Wuthering heights
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Wuthering Heights. by Emily Bronte. Born July 30, 1818, in England One of six, 5 girls and 1 boy. Emily Bronte. At 2, moved to Haworth, near Yorkshire moor—wild & desolate Died here 30 years later; inspired setting for Wuthering Heights. Emily Bronte. Death and Disease.

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Wuthering Heights

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Wuthering heights

Wuthering Heights

by Emily Bronte


Emily bronte

Born July 30, 1818, in England

One of six, 5 girls and 1 boy

Emily Bronte


Emily bronte1

At 2, moved to Haworth, near Yorkshire moor—wild & desolate

Died here 30 years later; inspired setting for Wuthering Heights

Emily Bronte


Death and disease

Death and Disease

  • Mother died when she was three

  • By ten, her two eldest sisters died of tuberculosis

  • Rev. Bronte--distant; raised by stern Aunt Elisabeth who did not stifle their creativity

  • http://gtm-media.discoveryeducation.com/videos/19342/chp905704_700k.asf


What s there to do in haworth

What’s there to do in Haworth?

  • The three Bronte sisters (Charlotte and Anne) and their brother Branwell read many books and created a fantasy world all their own, filled with unique characters and events.


Publishing

Publishing

  • In 1846, Emily and her two sisters publish a book of poems under the pseudonyms Currer, Ellis, and Acton Bell (attempt to thwart sexism of the day)

  • Sold only two books


Undaunted

Undaunted…

  • Each author begins writing her own novel

  • Charlotte is published first—Jane Eyre (although finished last, publisher knew its success would guarantee audience for other two sisters)

  • Emily is next—WutheringHeights (mediocre reception but critiques agree Heights is best of three)

  • Anne’s novel is Agnes Grey http://gtm-media.discoveryeducation.com/videos/11673/chp897475_700k.asf

  • http://gtm-media.discoveryeducation.com/videos/19342/chp905707_700k.asf


Death

Death

  • Emily dies December 19, 1848, one year after the publication of Wuthering Heights

  • Branwell dies three months before; she catches a cold at his funeral which turns into tuberculosis

  • Anne dies shortly after Emily in 1849

  • Only Charlotte survivor of six, until 1855

  • http://gtm-media.discoveryeducation.com/videos/11673/chp897476_700k.asf


Wuthering heights general themes

Madness

Loneliness

Social class

Significance of setting

Dreams

The cosmic universe

The Fall

Elemental forces

Transcendence

Abusive patriarch

Childhood and family

Intense suffering

Wuthering HeightsGeneral Themes


Heathcliff as first anti hero overtones of the byronic hero

Heathcliff as First Anti-hero—overtones of the Byronic hero

  • Qualities associated with the Byronic Hero:

  • dark, handsome appearance; brilliant but cynical and self-destructive

  • "wandering," searching behavior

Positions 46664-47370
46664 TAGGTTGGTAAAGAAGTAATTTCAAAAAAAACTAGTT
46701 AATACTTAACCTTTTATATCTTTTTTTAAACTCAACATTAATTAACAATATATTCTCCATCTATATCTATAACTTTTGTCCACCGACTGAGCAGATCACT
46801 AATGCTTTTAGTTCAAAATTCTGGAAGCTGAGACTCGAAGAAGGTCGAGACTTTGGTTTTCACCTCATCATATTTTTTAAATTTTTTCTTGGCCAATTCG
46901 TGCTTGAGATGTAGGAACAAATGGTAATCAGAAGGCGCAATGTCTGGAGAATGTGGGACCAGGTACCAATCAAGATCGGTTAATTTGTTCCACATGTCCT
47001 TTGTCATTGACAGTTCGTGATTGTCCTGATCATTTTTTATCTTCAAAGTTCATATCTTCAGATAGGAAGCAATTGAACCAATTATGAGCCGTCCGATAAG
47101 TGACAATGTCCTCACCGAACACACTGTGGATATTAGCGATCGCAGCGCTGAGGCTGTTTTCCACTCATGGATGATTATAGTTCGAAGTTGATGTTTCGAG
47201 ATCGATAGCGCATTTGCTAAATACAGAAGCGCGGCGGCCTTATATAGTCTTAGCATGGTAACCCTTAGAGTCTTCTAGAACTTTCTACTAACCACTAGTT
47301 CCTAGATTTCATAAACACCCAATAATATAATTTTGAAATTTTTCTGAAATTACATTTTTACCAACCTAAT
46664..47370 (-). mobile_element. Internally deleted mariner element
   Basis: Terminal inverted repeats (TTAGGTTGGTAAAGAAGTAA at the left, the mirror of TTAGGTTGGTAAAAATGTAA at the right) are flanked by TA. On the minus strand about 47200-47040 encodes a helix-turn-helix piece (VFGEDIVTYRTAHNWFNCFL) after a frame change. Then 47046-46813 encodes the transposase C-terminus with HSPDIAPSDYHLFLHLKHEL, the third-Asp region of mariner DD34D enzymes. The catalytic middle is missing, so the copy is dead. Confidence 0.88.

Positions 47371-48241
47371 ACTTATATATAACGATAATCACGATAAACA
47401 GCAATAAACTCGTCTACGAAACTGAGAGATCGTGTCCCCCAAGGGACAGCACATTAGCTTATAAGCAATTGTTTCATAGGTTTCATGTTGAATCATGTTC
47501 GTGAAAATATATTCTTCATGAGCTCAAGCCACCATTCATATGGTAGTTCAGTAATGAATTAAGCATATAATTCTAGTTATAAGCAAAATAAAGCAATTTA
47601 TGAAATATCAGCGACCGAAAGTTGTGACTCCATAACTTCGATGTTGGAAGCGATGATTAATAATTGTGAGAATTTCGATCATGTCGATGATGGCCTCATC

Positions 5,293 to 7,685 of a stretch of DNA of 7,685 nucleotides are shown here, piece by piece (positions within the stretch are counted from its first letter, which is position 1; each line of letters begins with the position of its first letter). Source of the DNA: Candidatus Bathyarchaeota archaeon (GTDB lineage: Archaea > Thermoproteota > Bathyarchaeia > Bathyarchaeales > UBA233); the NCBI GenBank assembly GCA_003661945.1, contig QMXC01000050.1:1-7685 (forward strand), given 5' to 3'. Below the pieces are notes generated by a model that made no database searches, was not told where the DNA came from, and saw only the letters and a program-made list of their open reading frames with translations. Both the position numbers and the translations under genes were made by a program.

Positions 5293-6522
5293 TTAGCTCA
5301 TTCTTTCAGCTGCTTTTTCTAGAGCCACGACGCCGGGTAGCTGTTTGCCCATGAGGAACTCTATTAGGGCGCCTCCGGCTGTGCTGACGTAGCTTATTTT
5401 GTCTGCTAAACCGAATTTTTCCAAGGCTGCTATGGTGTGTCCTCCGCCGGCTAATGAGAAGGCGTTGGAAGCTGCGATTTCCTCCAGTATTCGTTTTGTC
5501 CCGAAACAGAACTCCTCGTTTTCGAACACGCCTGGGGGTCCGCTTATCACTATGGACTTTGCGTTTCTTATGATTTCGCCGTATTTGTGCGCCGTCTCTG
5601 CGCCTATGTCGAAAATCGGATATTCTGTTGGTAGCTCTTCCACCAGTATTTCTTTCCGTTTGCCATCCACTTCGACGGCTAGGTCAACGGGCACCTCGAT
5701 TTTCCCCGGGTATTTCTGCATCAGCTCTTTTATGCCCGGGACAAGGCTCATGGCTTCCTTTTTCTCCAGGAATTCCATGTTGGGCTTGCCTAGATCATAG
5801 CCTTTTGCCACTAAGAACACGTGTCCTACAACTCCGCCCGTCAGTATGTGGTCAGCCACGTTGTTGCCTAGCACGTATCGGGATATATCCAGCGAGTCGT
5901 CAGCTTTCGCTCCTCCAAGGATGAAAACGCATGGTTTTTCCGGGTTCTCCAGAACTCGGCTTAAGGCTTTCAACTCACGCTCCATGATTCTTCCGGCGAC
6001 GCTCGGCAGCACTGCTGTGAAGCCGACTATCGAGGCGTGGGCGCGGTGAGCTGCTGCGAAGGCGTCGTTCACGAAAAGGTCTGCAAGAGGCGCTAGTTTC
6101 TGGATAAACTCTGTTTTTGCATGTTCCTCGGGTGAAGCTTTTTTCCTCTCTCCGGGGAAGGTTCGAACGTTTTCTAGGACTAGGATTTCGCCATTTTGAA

• haunted by some secret sin or crime, sometimes hints of forbidden love

  • modern culture hero: appeals to society by standing apart from society, superior yet wounded or unrewarded

  • fictional examples in American literature: Magua in Last of the Mohicans, Claggart in Billy Budd

  • Byronic authors in American literature: Poe, Hawthorne

  • As with the "fair lady-dark lady" tradition of literature, the dark Byronic hero is sometimes paired a more innocent, unmarked, even angelic figure. http://gtm-media.discoveryeducation.com/videos/11673/chp897472_700k.asf


Gothicism

Gothicism

  • "The Gothic" is a style, tone, or genre in western literature that most people recognize through various names or images: "the dark side," haunted houses, repressed fears & desires, death & decay, bad-boy Byronic heroes, fair & dark ladies, interplay of dark and light with shades of gray or blood-red colors in-between, grotesque figures and lurid symbols; blood as visual spectacle and genealogy / ethnicity.

  • Elements of the gothic make a long list, and so do its literary genres:

  • gothic novels or romances, horror films, thrillers, mysteries, film noir

  • or in performance culture: “goth” fashion and gothic rock or metal.

  • Frequently today the gothic (and earlier) the gothic is spoofed or satirized as a formula: The Addams Family, Young Frankenstein, etc.

  • The gothic has deep roots in theology, architecture, psychology, the imagination, and many traditions of literature.

  • Images associated with the gothic stretch back to Christian visions of hell, devils, and demons, with Lucifer as the original Byronic hero: proud, rebellious, attractive, dangerous to know. As the gothic develops, such imagery becomes secularized but may still evoke the supernatural.

  • The indispensable feature of nearly any gothic narrative is a haunted space that reflects or corresponds to a haunted mind. In European literature the gothic space is typically a haunted castle or other architectural structure such as a maze or labyrinth. American literature sometimes features a gothic building, as in Faulkner’s southern gothic, but American literature and films often transfer the gothic to a haunted forest or wilderness—from The Legend of Sleepy Hollow and The Last of the Mohicans to The Blair Witch Project.


Emily bronte2

Emily Bronte

  • Born July 30, 1818, in England

  • One of six, 5 girls and 1 boy

  • At 2, moved to Haworth, near Yorkshire moors—wild and desolate

  • Died there 30 years later; inspired setting for Wuthering Heights


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